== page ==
The challenges of getting into space represent a fraction of what needs to be engineered as we prepare to send colonies of people to live off world. Developing methods for sustainable food, shelter and water resources are among many of the things that need to be considered in order to increase successful deep space colonization. In terms of human physical, psychological and social health we need to understand more about the people we are sending, not just from an individual perspective, but from a team point of view. For example, will the teams we send to live on the Moon, Mars and in deep space understand how to transfer knowledge to new team members when they arrive? Will in-groups/out-groups develop, creating alpha seniority and the potential for hostile situations? How will off world teams adapt when unexpected events occur? How will we measure team cohesion, resilience, and abilities to overcome high stress events?
Over the past 70 years psychology has searched to understand how we can successfully identify optimal personalities that can accomplish tasks better than others. For example, we’ve used individual personality assessments, individual performance measures, and individual knowledge, skills and abilities to identify and send astronauts with the “right stuff” into Low Earth Orbit (LEO) and short missions to the moon. But are individual measures enough to support optimal team design in the long duration space mission?
Many of us have worked for employers who have hired individuals to a project because they possess the knowledge, skills and abilities needed, but as many of us have come to experience, many new hires are known to fatally lack the ability to be cohesive with the rest of the team. Unrest can develop, projects tend to stall, and social problems increase more often then solutions, which often results in employees being reassigned, skilled people leaving a company, not for lack of opportunity or skills, but for lack of team cohesion. But can a disruptive space employee be removed fast enough from a project? For example, the moon is roughly 238,900 miles away from Earth and space transportation wouldn’t arrive for several months. Could the wrong space employee be negatively disruptive to the the lives of other members of a space team, trigger deviant behaviors among the crew, and increase the chances of mission failure as they wait for the next space transport to arrive? How costly would it be to replace someone who was not the right fit for the team when considering the cost of training, space transport and retrieval from the moon, Mars or beyond? How will this impact tourists who have spent significant investment to enjoy a one-of-a-kind space exploration experience? After all, space travel isn’t one of those bad restaurant experiences where you could just find another place to dine and hope that service exceeds expectations the next time. Identifying optimal team design before sending astronauts or space tourist teams off world is a necessary step if we want to increase mission success, get the most out of space travel experiences, and establish colonies that will have better chances at being more team cohesive, resilient, and equipped with abilities to overcome unexpected events in extreme space environments.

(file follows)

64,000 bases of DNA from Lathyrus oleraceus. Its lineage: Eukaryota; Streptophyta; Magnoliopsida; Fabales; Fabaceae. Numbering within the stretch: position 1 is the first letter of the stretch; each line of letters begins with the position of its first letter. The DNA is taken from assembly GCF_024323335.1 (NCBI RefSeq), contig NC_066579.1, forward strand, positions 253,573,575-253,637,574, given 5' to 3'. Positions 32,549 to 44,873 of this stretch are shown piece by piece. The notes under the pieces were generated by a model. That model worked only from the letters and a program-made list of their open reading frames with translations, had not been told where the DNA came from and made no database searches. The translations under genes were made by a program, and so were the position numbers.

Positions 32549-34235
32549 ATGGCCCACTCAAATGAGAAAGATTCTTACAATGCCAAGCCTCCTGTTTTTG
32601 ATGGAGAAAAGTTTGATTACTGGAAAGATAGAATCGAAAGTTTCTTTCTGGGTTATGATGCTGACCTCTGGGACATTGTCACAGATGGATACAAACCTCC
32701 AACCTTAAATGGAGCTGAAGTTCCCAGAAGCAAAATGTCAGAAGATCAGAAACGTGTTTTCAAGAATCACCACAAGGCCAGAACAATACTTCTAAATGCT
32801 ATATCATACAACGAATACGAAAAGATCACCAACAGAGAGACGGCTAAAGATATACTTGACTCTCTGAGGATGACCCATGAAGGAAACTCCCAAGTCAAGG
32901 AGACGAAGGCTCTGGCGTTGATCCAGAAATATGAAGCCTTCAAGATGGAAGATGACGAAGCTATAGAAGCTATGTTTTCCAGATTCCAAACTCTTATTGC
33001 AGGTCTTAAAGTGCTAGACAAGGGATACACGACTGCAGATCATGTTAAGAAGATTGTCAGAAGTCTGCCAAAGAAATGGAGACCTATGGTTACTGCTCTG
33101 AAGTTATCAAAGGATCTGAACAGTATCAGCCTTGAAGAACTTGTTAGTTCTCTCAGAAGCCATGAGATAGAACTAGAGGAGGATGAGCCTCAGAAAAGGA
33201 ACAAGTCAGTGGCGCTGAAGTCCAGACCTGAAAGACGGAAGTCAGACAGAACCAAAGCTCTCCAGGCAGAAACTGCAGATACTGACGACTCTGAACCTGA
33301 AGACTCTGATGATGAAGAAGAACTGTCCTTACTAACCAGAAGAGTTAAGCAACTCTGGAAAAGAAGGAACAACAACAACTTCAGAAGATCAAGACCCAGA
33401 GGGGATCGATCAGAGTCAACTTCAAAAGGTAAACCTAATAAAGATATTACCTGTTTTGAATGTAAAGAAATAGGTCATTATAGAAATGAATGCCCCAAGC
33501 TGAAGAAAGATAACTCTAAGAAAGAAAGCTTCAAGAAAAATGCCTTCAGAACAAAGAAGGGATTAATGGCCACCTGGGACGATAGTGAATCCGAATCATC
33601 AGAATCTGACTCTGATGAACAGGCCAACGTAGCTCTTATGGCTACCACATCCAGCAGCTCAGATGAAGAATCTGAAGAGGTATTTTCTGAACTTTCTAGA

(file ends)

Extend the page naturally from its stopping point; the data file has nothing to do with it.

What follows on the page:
In 2015, for the first time, the ability to measure optimal team design using functional characteristics was identified. Stepping away from individual personality assessments and looking at team characteristics has become the focus of optimal team design. The process is being applied to support a new era of Career Astronauts who will take on the challenges of space exploration. These astronaut teams are designed to be the best possible teams during the selection process. After individual knowledge, skills, and abilities are considered and the “right stuff” evaluated, teams are being designed for optimal performance. Guided by human factor scientists, astronaut trainers, and experts in team training from across the United States, Netherlands, Iceland and other parts of the world, Career Astronauts are being prepared to represent our most advanced teams of Biologists, Chemists, and other STEM subject matter experts who will be prepared to take on specific space mission projects.
The selection process for identifying Career Astronauts is a competitive and scientific endeavor. Candidates, with a focus in Science, Technology, Engineering, and Mathematics (STEM) and other Arts (STEAM) are being considered from colleges around the world. Using the Space Nation app candidates are introduced into a virtual, ongoing competitive training environment that measures…. <— Kalle
In combination with the Space Nation Navigator, candidates are invited to complete an online self-assessment which is designed to identify individual Organizational Team Index (OTI) scores. The OTI is used throughout the team selection process and optimal team design. <—more about OTI, Submersible-X
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Iceland Research Facility